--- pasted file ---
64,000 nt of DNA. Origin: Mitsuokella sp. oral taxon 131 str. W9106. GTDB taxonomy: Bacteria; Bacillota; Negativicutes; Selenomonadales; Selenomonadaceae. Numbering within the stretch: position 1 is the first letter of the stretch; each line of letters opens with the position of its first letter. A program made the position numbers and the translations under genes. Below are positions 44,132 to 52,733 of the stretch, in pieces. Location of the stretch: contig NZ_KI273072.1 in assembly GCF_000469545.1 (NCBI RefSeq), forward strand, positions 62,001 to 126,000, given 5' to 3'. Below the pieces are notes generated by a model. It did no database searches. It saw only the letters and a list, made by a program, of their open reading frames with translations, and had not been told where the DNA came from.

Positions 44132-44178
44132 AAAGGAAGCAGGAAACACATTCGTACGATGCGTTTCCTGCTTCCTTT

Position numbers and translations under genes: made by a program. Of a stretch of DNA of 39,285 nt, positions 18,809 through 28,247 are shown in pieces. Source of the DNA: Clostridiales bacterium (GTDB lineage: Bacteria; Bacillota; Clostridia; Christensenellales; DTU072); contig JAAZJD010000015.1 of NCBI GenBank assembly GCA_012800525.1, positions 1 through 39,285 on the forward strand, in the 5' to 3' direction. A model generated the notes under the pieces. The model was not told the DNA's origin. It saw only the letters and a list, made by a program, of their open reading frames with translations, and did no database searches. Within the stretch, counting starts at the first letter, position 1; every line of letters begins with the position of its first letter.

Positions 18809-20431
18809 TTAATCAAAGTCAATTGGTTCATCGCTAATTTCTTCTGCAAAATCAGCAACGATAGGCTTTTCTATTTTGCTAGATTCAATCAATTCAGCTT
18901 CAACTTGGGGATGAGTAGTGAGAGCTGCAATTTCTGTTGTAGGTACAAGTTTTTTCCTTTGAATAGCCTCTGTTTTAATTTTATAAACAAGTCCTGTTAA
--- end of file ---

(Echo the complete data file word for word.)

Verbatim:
64,000 nt of DNA. Origin: Mitsuokella sp. oral taxon 131 str. W9106. GTDB taxonomy: Bacteria; Bacillota; Negativicutes; Selenomonadales; Selenomonadaceae. Numbering within the stretch: position 1 is the first letter of the stretch; each line of letters opens with the position of its first letter. A program made the position numbers and the translations under genes. Below are positions 44,132 to 52,733 of the stretch, in pieces. Location of the stretch: contig NZ_KI273072.1 in assembly GCF_000469545.1 (NCBI RefSeq), forward strand, positions 62,001 to 126,000, given 5' to 3'. Below the pieces are notes generated by a model. It did no database searches. It saw only the letters and a list, made by a program, of their open reading frames with translations, and had not been told where the DNA came from.

Positions 44132-44178
44132 AAAGGAAGCAGGAAACACATTCGTACGATGCGTTTCCTGCTTCCTTT

Position numbers and translations under genes: made by a program. Of a stretch of DNA of 39,285 nt, positions 18,809 through 28,247 are shown in pieces. Source of the DNA: Clostridiales bacterium (GTDB lineage: Bacteria; Bacillota; Clostridia; Christensenellales; DTU072); contig JAAZJD010000015.1 of NCBI GenBank assembly GCA_012800525.1, positions 1 through 39,285 on the forward strand, in the 5' to 3' direction. A model generated the notes under the pieces. The model was not told the DNA's origin. It saw only the letters and a list, made by a program, of their open reading frames with translations, and did no database searches. Within the stretch, counting starts at the first letter, position 1; every line of letters begins with the position of its first letter.

Positions 18809-20431
18809 TTAATCAAAGTCAATTGGTTCATCGCTAATTTCTTCTGCAAAATCAGCAACGATAGGCTTTTCTATTTTGCTAGATTCAATCAATTCAGCTT
18901 CAACTTGGGGATGAGTAGTGAGAGCTGCAATTTCTGTTGTAGGTACAAGTTTTTTCCTTTGAATAGCCTCTGTTTTAATTTTATAAACAAGTCCTGTTAA